The Supreme Court continued hearing the case on adjusted gross revenue (AGR) dues of telecom companies.
Senior advocate Harish Salve, appearing for Reliance Jio, said that spectrum is not owned by Telecom Companies and that it cannot be sold without a nod from the DoT.
He argued that Spectrum can be sold only with the DoT nod, as per guidelines. "It is premature for the courts to decide if the spectrum can be sold; the SC should not trouble itself. If the resolution plan succeeds, DoT will decide on the sale of the spectrum at that stage, let the govt decide the issue" Salve said.
Salve: Spectrum is added as an asset in the balance sheets. It is the telecom company's ownership right to USE spectrum - extremely valuable right. Right granted by govt. The Right to Use it continues. Spectrum not held under trust by companies
While referring to various provisions of the IBC and Guidelines Trading of Access Spectrum by Access Service Providers, Salve reiterated that it would be premature to decide if spectrum can be sold or not under Insolvency and Bankruptcy Code (IBC) and that deciding anything in relation to the Spectrum would create a legal problem in existing transactions and financial transactions.
To justify that the Spectrum shall fall under the ambit of natural resources, Salve cited U/A 143(1) Of Constitution vs Of India on 27 September, 2012, [(2012) 10 SCC 1].
Salve: No one can take possession of a spectrum. Spectrum occurs. Just like no one can take possession of a river. The right to use is very different from possession.
Salve concluded his arguments today and stated that he shall also file note to show that the dues have been paid by Reliance Jio.
On August 18, it was informed by Senior Advocate Harish Salve that Reliance Jio had already paid Rs 195 crore AGR dues and that if there were any remaining dues, if at all, they would be paid by Jio as well.
On August 14, the bench had directed the Centre, Reliance Jio and Reliance Communication's to produce necessary documents in order to bring to light who would be liable for AGR dues of Reliance Communications. The bench also sought details of who was using the spectrum of Aircel and Videocon.
On August 10, Court had sought the Centre's response on whether Telecom Spectrum can be sold/auctioned in the insolvency proceedings faced by the telecom companies.
On August 7, the Top Court had reserved orders in the plea by Department of Telecommunications (DoT) seeking to allow telecom companies to make payments of the AGR dues in a staggered fashion over 20 years.
The bench had also made it clear that it shall not entertain any objections for re-assessment/ re-calculation of AGR in light of the decision passed by Top Court in October 2019 and directed Reliance Communications, Sistema, Shyam Teleservices & Videocon to submit their insolvency details within 7 days.
Court noted that, in doing so it needed to ensure that the IBC was not being misused by companies in order to escape liabilities.
While warning all parties to dispense with payments pertaining to public revenue as had already been directed by the Court, the Justice Arun Mishra led bench expressed reservations regarding keeping the payment of dues pending.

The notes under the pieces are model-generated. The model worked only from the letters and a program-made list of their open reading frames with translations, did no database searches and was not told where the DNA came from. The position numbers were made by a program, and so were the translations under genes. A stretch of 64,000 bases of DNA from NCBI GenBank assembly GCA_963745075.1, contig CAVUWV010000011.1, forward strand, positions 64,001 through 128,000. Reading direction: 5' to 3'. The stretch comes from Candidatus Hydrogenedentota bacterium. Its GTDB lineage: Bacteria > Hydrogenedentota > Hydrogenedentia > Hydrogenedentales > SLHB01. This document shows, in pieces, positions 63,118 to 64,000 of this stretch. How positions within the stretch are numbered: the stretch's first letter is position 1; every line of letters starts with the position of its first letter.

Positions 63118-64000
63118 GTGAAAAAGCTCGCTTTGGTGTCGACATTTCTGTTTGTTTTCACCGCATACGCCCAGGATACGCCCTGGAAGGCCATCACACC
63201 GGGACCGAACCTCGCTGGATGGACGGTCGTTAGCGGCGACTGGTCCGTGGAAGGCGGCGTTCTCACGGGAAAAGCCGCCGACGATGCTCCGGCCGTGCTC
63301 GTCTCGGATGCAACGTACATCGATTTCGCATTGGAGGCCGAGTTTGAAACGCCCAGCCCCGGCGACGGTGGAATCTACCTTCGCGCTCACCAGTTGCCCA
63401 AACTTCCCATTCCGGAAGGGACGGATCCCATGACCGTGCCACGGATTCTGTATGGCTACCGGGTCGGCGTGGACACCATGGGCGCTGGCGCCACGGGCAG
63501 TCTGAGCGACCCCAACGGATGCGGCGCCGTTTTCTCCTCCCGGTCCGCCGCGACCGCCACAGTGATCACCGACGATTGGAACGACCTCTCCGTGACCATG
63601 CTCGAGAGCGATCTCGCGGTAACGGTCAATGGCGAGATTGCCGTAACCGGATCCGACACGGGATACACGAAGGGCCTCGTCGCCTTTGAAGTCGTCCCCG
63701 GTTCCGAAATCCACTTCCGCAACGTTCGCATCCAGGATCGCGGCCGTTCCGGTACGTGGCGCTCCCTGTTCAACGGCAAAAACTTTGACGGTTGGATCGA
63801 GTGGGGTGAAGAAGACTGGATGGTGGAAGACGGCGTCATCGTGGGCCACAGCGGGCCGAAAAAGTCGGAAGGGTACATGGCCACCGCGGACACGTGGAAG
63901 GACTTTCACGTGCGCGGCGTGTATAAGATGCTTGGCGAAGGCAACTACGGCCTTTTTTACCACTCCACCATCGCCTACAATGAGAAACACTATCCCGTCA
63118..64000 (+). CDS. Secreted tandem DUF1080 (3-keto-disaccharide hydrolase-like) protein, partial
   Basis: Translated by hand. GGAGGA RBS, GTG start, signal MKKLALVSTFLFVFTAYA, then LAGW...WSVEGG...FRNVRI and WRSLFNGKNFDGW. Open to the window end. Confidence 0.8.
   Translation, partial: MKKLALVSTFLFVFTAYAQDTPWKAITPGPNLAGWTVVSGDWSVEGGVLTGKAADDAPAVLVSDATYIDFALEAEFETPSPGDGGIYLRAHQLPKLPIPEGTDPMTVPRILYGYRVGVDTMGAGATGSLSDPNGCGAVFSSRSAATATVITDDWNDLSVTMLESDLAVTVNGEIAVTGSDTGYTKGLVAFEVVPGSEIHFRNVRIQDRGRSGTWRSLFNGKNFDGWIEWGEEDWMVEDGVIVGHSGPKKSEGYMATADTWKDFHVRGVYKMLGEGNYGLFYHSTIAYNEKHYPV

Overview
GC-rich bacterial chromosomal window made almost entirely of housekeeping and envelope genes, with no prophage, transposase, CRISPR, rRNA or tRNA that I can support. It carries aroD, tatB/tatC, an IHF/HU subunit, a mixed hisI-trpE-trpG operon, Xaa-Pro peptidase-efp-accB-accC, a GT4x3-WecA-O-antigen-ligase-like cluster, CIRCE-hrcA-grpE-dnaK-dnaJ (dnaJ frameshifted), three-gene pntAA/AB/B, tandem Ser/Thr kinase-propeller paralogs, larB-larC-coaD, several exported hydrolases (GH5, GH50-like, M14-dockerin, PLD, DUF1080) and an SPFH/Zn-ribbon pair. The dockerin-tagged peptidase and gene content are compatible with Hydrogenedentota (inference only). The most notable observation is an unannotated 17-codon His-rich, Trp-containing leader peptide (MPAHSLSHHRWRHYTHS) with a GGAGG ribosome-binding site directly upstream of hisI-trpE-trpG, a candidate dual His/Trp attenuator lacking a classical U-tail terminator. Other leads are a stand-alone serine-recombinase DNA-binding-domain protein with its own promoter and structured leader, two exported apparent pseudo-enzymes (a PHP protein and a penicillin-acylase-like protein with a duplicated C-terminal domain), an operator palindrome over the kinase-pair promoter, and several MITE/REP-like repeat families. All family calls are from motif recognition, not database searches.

"What is the guarantee that you will not escape? Some of you are foreign companies and may even go into liquidation. What is the security that you can give us?" Justice Mishra had asked.
On June 18, the Supreme Court had directed telecom companies to submit their financial documents while considering the instant plea by the Department of Telecommunications to allow them to settle the AGR-related dues in a staggered fashion over 20 years.
On June 11, it had directed the Department of Telecommunication to reconsider the claims raised on Public Sector Undertakings on the basis of the October 2019 verdict in the case pertaining to AGR dues of telecom companies.
The bench had also observed that raising demands on PSUs on the strength of AGR verdict was uncalled for. The bench pointed out that the licenses for telecos and PSUs were of different nature, as the latter was not intended at commercial exploitation.
"This is an outright misuse of our verdict. You are making a demand of over 4 lac crores ! This is wholly and totally impermissible!", Justice Mishra observed on the demands on PSUs.
In March, before the commencement of the ongoing coronavirus-forced lockdown, the Department of Telecom (DoT) had moved the Supreme Court proposing staggered payment over 20 years for telecom firms to discharge their AGR dues.
The Department of Telecommunications (DOT) had filed a plea in the Supreme Court for modification of the order dated October 24, 2019 vis-à-vis arriving at a formula for recovery of past dues from telecom service providers.
In the instant appeal, the union had stated that even though the Court had widened the definition of adjusted gross revenue (AGR), leaving the three telcos, i.e. Vodafone Idea, Bharti Airtel and Tata Teleservices, collectively facing more than INR1.02 lakh crore in additional licence fees, spectrum usage charges (SUC), penalties and interest, it is imperative that the proposal for mode for recovery is approved.
However, on March 18, Supreme Court lashed out at the Centre and telecom companies for doing self-assessment or reassessment of the Adjusted Gross Revenue (AGR) dues fixed by the apex court in its verdict.
In April, the Supreme Court had rejected pleas by Vodafone Idea, Bharti Airtel and Tata Teleservices seeking review of the October 24 verdict that widened the definition of adjusted gross revenue (AGR).